Reconfigurable Parallel DSP – rDSP
Behzad Mohebbi and Fadi J. Kurdahi
Morpho Technologies, Irvine, CA
The majority of today's commercial digital signal processors (DSPs) can be placed into one of two main categories: programmable DSP or dedicated DSP. While programmable DSPs have the advantage of using the same computational kernels for all algorithms, dedicated DSPs are hardwired for specific algorithms, or classes of algorithms. Even though both have special instruction sets, dedicated DSPs are usually faster and consume less power than general-purpose programmable DSPs. The level and the extent of the architectural specialization of a dedicated DSP is defined by the application algorithms for which the processor is targeted, which consequently reduces the general applicability of the DSP.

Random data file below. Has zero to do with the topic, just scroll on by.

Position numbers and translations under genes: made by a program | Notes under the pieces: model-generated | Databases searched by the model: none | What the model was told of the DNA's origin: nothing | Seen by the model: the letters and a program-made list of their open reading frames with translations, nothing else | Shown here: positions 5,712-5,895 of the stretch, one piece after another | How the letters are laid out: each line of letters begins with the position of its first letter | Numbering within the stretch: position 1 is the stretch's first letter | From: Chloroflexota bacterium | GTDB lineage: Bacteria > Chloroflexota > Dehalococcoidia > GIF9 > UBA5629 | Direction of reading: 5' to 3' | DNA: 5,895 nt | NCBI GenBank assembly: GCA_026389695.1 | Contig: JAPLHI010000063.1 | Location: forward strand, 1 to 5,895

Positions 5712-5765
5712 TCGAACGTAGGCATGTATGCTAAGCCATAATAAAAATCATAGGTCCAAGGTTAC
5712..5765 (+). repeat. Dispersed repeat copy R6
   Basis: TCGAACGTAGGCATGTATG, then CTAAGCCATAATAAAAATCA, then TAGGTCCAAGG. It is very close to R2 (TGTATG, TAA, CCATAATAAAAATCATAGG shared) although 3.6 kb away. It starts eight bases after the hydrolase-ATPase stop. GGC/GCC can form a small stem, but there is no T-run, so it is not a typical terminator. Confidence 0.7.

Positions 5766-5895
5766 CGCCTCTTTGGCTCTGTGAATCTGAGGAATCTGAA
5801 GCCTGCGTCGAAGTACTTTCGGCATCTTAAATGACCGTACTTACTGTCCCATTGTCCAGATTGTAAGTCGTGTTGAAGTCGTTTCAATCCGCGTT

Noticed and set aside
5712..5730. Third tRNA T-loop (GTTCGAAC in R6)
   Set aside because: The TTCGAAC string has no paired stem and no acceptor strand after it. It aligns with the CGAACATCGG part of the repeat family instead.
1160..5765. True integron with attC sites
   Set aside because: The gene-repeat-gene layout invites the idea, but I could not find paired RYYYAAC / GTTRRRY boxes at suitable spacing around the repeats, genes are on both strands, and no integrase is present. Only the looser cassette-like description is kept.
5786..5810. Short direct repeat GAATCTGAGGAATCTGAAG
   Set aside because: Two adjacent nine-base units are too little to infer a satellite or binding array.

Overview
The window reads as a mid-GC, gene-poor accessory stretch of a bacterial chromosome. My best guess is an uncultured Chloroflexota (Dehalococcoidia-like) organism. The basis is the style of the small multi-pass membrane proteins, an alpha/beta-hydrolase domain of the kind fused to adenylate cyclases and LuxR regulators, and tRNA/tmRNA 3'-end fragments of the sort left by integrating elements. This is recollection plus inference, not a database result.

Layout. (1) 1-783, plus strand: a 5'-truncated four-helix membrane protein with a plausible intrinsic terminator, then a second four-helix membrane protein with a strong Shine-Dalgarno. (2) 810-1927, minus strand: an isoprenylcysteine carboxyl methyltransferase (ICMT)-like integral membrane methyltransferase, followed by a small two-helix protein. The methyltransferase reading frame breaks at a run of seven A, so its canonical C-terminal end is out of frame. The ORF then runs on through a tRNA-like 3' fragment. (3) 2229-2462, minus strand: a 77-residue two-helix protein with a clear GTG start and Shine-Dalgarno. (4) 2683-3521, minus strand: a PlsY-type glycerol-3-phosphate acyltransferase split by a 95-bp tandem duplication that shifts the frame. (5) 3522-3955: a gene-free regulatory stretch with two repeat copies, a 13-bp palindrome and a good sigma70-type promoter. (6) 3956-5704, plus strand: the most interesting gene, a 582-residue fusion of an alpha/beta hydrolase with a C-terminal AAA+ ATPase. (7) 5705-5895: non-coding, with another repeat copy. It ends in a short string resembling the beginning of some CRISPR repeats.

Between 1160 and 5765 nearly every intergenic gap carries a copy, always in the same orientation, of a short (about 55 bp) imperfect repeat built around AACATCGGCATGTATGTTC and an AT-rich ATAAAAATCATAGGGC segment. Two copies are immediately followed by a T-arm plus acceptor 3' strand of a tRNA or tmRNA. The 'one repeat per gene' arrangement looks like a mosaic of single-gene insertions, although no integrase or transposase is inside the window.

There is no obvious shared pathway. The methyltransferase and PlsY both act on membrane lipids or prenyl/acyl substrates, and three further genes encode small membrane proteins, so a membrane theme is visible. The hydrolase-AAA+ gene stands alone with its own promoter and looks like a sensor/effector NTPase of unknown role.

By far the largest application area for DSPs, in recent years, has been in the support and implementation of digital communication baseband algorithms. There are overwhelming commercial reasons for the selection and the increased usage of DSPs in such systems. The third generation (3G) wireless communication systems are designed for increased spectral efficiency and high data rate transmission. These emerging systems are based on advanced forms of wideband multiple access techniques, such as CDMA, and broadband modulation techniques, such as spread spectrum and OFDM, which demand a much higher signal processing load than the previous second generation (2G) systems. This ...